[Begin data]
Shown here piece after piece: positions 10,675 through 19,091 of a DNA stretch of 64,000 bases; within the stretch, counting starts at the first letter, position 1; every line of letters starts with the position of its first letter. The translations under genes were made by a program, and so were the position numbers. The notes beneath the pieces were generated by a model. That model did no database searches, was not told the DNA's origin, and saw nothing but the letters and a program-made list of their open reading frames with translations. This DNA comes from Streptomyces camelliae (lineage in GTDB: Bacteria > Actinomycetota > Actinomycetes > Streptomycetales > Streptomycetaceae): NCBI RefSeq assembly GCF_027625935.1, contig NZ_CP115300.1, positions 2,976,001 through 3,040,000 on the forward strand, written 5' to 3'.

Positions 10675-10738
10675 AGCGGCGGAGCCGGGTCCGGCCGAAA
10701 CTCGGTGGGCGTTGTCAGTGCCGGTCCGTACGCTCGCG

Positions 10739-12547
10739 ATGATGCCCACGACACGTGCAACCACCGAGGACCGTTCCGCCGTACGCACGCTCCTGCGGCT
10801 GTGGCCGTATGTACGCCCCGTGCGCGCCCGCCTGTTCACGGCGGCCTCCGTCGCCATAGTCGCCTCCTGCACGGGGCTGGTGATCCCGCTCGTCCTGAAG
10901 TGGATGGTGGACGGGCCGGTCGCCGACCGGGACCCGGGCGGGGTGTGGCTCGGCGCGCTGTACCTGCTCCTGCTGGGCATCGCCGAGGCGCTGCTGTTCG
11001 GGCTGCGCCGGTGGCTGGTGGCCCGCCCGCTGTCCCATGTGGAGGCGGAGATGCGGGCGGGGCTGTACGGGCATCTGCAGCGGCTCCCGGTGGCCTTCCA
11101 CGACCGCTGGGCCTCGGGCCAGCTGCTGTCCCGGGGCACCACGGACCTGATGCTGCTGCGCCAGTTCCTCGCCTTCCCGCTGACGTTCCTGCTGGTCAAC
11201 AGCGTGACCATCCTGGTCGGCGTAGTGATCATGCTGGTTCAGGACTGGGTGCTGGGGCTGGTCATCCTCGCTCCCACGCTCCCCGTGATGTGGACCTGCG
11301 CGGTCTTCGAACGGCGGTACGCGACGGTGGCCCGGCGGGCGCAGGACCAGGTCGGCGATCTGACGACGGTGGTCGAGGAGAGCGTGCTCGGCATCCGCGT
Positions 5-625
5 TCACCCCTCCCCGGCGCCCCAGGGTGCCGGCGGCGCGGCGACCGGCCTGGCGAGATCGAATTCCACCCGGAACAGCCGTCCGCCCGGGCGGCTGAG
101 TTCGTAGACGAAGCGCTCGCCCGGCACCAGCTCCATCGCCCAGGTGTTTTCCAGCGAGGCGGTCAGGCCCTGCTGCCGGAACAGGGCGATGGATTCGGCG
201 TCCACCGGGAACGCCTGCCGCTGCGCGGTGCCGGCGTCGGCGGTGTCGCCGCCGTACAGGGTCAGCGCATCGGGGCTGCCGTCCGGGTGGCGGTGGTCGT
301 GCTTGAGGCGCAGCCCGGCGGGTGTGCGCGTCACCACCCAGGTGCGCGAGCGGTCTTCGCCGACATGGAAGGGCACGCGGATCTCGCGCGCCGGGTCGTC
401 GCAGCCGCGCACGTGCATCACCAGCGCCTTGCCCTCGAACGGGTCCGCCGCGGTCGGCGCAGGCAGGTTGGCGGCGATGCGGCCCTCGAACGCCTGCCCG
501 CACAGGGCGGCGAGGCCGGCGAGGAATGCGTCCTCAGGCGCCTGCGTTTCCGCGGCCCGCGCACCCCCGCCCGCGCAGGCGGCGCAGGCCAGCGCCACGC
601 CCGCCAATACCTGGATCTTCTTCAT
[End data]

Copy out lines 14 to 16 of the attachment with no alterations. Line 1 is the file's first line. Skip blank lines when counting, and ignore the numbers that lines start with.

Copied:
5 TCACCCCTCCCCGGCGCCCCAGGGTGCCGGCGGCGCGGCGACCGGCCTGGCGAGATCGAATTCCACCCGGAACAGCCGTCCGCCCGGGCGGCTGAG
101 TTCGTAGACGAAGCGCTCGCCCGGCACCAGCTCCATCGCCCAGGTGTTTTCCAGCGAGGCGGTCAGGCCCTGCTGCCGGAACAGGGCGATGGATTCGGCG
201 TCCACCGGGAACGCCTGCCGCTGCGCGGTGCCGGCGTCGGCGGTGTCGCCGCCGTACAGGGTCAGCGCATCGGGGCTGCCGTCCGGGTGGCGGTGGTCGT